Kickin’ It: Senior wins first in nation, harbors Olympic aspirations

Kickin’ It: Senior wins first in nation, harbors Olympic aspirations

Meredith Strickland, Staff Writer

Ranked first in the nation, senior Brandon Fordiani is a second-degree black belt. Fordiani has been training at Ko’s Black Belt Academy since fifth grade. He said he will be satisfied once he reaches his goal of making the Senior National Team and going to the Olympics.

Question: When and how did you get started? 

Answer: “I got started in fifth grade when my friend was getting his black belt, so I thought I would try it out.”

Q: How did you reach this rank? 

A: “I just trained a lot — I go six days a week. I’ve been doing this for about seven years.”

Q: Are you planning on going to the Olympics? And how do you qualify? 

A: “I am trying to. You have to get world ranking points and rank top 32 in the world. And once you are in the top 32, you get invited to [a] tournament called the Grand Prix — there is one in each continent. You go there and fight and score points. If you become top eight in the world, you basically get to go to the Olympics. But usually it’s the [top] 16 who go to the Olympics.”

Q: Is there a lot of pressure on you? From where? 

A: “It’s self [pressure] and kind of from my coach. When I won nationals, I felt like [winning] was what I was supposed to do. I didn’t feel great because I felt, ‘All right, this is what I need to do.’ It was like, ‘This is what I’m expected to do.’”

Q: What are your goals? 

A: “I made the Junior National Team, and now I want to make the Senior National Team. The Junior [National] Team is just [ages] 15 to 17, and seniors are [ages] 18 to 32. So, I would like to make the senior team, go to [the] Worlds [tournament] and go to the Olympics.”

Q: Do you have to travel and how often? Where do you travel? 

A: “Nationals was just in San Jose, California, and it will be in Virginia next year. The U.S. Open is in Las Vegas every year, but that might be moved to Florida. I went to Colombia, South America. I [recently] got back from Costa Rica. The Pan American Taekwondo Championships were going to be in Mexico, but they are going to be in Oregon, and then I’m going to Canada in February as well.”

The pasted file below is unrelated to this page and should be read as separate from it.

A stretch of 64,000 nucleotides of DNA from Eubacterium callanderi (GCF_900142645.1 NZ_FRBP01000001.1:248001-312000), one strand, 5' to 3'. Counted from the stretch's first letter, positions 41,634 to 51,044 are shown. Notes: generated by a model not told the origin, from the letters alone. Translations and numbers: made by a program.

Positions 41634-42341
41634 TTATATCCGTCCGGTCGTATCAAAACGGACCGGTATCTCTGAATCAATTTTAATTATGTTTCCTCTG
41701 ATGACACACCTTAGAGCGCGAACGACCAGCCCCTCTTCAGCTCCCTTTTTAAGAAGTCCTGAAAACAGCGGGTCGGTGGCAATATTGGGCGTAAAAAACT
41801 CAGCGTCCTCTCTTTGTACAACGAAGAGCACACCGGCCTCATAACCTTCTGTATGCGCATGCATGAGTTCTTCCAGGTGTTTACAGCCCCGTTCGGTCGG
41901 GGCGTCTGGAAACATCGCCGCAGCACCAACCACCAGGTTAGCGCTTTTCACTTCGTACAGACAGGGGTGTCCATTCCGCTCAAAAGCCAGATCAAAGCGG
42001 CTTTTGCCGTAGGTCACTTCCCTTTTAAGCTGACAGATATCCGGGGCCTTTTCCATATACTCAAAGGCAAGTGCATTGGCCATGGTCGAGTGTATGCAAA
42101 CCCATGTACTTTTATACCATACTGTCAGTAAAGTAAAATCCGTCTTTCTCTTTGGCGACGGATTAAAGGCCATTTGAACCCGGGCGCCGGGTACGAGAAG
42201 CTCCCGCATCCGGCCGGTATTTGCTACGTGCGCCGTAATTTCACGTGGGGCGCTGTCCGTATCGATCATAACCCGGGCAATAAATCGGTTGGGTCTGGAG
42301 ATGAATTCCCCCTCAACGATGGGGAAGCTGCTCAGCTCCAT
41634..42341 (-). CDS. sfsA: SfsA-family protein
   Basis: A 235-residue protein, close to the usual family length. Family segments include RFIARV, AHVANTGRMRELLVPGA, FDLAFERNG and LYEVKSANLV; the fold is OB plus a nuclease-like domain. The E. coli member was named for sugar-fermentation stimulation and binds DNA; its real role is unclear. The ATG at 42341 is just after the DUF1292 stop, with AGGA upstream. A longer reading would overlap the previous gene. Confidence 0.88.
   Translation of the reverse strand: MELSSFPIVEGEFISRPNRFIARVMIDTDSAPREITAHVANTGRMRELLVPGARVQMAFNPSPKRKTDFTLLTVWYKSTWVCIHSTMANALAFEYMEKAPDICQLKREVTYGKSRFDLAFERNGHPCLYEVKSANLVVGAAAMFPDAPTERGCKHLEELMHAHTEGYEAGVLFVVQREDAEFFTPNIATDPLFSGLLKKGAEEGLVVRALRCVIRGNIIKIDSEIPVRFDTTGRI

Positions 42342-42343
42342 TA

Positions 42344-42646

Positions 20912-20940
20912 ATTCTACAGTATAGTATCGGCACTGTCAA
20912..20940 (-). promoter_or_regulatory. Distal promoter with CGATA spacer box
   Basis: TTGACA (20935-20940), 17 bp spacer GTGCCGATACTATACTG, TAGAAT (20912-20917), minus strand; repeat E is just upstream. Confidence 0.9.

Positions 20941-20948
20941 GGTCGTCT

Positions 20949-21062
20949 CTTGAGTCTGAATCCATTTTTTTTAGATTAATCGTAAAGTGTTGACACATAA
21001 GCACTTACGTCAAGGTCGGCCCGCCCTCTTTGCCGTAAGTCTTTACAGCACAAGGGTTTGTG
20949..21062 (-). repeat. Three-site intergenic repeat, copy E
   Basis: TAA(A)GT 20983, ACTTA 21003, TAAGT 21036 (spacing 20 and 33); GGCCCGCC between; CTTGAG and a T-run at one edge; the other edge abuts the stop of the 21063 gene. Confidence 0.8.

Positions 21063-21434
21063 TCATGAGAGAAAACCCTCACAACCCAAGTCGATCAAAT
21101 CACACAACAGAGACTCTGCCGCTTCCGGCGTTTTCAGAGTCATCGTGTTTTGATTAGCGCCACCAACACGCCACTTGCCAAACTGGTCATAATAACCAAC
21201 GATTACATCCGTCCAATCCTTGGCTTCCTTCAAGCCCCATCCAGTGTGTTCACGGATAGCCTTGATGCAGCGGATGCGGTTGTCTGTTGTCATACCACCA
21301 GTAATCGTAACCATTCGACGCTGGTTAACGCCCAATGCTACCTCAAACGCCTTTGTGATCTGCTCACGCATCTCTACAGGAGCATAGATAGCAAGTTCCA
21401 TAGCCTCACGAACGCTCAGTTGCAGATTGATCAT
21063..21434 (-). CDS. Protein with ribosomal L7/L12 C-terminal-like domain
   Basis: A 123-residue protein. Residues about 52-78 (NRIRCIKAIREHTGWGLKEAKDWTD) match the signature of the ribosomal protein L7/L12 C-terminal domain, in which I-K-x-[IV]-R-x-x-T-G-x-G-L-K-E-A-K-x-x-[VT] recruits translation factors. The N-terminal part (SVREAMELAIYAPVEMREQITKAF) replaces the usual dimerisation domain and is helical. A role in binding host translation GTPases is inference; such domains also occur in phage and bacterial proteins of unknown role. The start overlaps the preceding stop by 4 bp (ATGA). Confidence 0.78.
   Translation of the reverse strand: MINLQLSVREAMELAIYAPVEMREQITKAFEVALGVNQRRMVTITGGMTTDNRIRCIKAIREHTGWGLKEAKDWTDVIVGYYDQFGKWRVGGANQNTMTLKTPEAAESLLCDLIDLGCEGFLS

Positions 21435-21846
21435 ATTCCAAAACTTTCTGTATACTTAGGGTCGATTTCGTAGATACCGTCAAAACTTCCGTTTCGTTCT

Q: What is your usual schedule? 

A: “I train Monday through Thursday and Saturday. I also work out on my own six days a week with some days off.”

Q: What was it like to win first in the nation? 

A: “Looking back on it, it was really cool. But then at that moment it was, ‘All right, I did it.’ I felt like I just checked it off. It wasn’t a big exciting moment.”

Q: Did you ever expect to be first in the United States? 

A: “No, when I started, I just thought a black belt could just [beat] everyone. I didn’t know there was a competitive Olympics side.”

Q: How does it affect your lifestyle right now? 

A: “My whole life revolves around [taekwondo]. [For the Olympics] I’d like to be training more. Currently, I need to lose weight to go down [to] a lower division. Right now, I weigh about 168 pounds, and the weight class [I would compete in] is under 149.9 pounds.”

Q: How will it affect your future? 

A: “I’m going to college based on where national team coaches are, so I might stay here at KU. I might go to [Texas Christian University], [Southern Methodist University], Oklahoma University or University of Central Oklahoma. My future is all about taekwondo because you peak around [age] 22 to 26.”

Q: How do you know that you can improve from where you are right now? 

A: “Because if I was at the top, I would already be in the Olympics. I still have a lot left to go before I’m there. I still lose some matches at international events. So, I’m on the top in the country but not the world.”

Q: Do you know what you would like to major in? 

A: “I don’t know yet, but my coach, head instructor of the studio, said after college, I could come back and make a good amount of money by just teaching taekwondo or marketing for the studio.”

Q: How do tournaments and fighting work? 

A: “In tournaments, there’s your division and a bracket for each division where you fight and move on. [For scoring,] if you kick to the body, you get one point, but if you kick to the head, it’s three points. And if you spin, it adds one more point with the kick. You wear chest gear and special foot pads that have magnets in them. The magnets hit the electronic chest gear, which signals a point.”